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CafePress, Inc. is an American company that operates as an online retailer of both stock and on-demand goods that have been personalized by customers. Although the business was started in San Mateo, California, the company’s current headquarters and manufacturing plant are both located in Louisville, Kentucky. CafePress.com was honored with the People’s Voice Webby Award for Excellence in Commerce in the year 2001.

Customers have the ability to submit their own graphical design, business logo, or text, which the firm will then include into the product. Additionally, print-on-demand services for wall art and stationery are available via CafePress.com. Additionally, the website provides the user the ability to set up their very own “shop” on CafePress, complete with an online storefront, website hosting, order administration, fulfillment, payment processing, and customer care.

What Happened?

The Federal Trade Commission (FTC) of the United States of America has mandated that the former owner of the CafePress t-shirt and merchandise site, Residual Pumpkin Entity, pay a fine in the amount of $500,000 for failing to protect the data of more than 23 million customers and covering up a data breach that affected those customers.

The Federal Trade Commission today took action against online customized merchandise platform CafePress over allegations that it failed to secure consumers’ sensitive personal data and covered up a major breach. The FTC alleges that CafePress failed to implement reasonable security measures to protect sensitive information stored on its network, including plain text Social Security numbers, inadequately encrypted passwords, and answers to password reset questions. The Commission’s proposed order requires the company to bolster its data security and requires its former owner to pay a half million dollars to compensate small businesses.

“CafePress employed careless security practices and concealed multiple breaches from consumers,” said Samuel Levine, Director of the FTC’s Bureau of Consumer Protection. “These orders dial up accountability for lax security practices, requiring redress for small businesses that were harmed, and specific controls, like multi-factor authentication, to better safeguard personal information.”


According to the explanation given by the consumer protection watchdog in a complaint that was filed in March 2022, Residual Pumpkin Entity stored the Social Security numbers of its customers as well as the answers to the password reset questions in plain text and for a longer period of time than was required.

In addition, the organization did not implement the available safeguards or react appropriately to any security problems. It attempted to cover up the significant data breach that had occurred as a consequence of the lax security policies that it had implemented after its servers were repeatedly attacked.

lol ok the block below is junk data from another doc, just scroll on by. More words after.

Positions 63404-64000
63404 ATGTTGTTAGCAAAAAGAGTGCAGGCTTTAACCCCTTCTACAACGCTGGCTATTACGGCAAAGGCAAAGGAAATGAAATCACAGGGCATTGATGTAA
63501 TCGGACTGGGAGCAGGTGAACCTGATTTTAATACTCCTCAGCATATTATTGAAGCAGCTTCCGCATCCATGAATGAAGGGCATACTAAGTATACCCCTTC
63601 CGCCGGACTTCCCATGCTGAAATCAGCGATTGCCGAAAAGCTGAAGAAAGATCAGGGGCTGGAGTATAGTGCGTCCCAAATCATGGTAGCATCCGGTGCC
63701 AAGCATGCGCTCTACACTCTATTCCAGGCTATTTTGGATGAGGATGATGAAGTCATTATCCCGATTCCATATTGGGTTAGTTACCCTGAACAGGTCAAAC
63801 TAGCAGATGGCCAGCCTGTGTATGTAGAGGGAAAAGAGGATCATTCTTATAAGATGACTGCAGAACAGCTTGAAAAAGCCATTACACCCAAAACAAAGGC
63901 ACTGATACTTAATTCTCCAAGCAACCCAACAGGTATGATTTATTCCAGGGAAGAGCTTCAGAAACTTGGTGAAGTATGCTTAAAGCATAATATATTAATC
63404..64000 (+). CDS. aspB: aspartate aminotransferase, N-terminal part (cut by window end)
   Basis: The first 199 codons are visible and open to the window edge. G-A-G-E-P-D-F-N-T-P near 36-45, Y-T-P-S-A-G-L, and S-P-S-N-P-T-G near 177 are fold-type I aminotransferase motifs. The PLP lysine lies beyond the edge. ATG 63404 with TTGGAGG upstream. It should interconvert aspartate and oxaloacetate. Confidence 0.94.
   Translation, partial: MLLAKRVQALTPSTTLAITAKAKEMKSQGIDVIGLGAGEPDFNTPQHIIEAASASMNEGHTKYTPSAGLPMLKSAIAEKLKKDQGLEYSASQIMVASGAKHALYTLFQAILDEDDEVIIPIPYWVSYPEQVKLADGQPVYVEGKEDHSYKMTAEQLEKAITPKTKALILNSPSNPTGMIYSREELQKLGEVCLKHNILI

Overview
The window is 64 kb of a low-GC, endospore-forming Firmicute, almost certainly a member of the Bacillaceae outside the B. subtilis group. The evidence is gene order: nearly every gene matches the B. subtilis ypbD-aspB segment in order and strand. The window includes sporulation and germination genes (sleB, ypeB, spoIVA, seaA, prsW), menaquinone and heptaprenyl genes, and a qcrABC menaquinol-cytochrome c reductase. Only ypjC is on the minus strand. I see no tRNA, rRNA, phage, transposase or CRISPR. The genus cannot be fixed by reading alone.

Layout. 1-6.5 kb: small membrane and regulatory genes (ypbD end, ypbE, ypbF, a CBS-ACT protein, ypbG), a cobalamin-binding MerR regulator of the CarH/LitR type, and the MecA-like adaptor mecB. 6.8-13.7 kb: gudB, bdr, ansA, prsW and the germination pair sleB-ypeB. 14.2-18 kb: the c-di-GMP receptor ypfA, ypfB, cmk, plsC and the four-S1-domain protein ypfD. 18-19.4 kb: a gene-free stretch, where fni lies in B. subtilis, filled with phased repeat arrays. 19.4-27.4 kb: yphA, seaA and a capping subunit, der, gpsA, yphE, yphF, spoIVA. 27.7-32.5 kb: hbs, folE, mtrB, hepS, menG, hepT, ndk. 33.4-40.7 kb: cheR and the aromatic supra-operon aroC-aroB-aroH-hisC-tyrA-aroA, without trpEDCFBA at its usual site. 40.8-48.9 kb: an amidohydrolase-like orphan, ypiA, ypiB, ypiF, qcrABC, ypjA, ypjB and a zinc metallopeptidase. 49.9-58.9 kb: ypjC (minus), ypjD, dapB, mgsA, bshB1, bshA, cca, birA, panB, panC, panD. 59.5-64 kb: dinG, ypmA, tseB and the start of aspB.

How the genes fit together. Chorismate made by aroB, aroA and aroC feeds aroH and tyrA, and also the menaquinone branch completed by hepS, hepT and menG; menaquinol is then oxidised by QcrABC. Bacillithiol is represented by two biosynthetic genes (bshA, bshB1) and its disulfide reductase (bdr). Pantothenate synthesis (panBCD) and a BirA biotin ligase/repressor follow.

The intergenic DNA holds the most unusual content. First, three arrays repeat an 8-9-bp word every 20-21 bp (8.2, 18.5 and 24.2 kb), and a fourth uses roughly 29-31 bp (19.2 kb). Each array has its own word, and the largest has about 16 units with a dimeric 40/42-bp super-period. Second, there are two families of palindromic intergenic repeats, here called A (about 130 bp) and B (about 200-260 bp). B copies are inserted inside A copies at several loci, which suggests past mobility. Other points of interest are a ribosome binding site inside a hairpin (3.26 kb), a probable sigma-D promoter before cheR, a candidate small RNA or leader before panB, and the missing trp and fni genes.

The finalized order stipulates that in addition to paying a fine of $500,000, Residual Pumpkin and PlanetArt (the new owner of CAfePress) are required to implement multi-factor authentication, minimize the amount of data that is collected and retained, and encrypt any and all Social Security numbers that are stored.

PlanetArt was also required to notify customers and sellers whose personal information was accessed or stolen during the security breaches and to offer these buyers and sellers advice on how they may protect themselves from further harm.

As BleepingComputer reported, following a security breach that occurred in February 2019, unknown perpetrators obtained access to, exfiltrated, and subsequently offered for sale on the dark web the personally identifiable information of 23,205,290 CafePress members. This information included the following details:

  • millions of email addresses and passwords with weak encryption;
  • millions of unencrypted names, physical addresses, and security questions and answers;
  • more than 180,000 unencrypted Social Security numbers;
  • and tens of thousands of partial payment card numbers and expiration dates.

CafePress is not the only one that got recently fined as, following four security breaches that occurred between 2019 and 2021, which exposed substantial amounts of sensitive customer data, a regulator from the state of New York on Friday levied a fine of $5 million against the cruise line operator Carnival Corp (CCL.N) for “significant” violations of cybersecurity regulations.

According to the Department of Financial Services of the state of New York, Carnival broke a state statute regarding cybersecurity when it failed to employ multi-factor authentication, which would have made it more difficult for dishonest individuals to access the company’s internal network.

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Dora Tudor

Cyber Security Enthusiast

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Dora is a digital marketing specialist within Heimdal™ Security. She is a content creator at heart - always curious about technology and passionate about finding out everything there is to know about cybersecurity.

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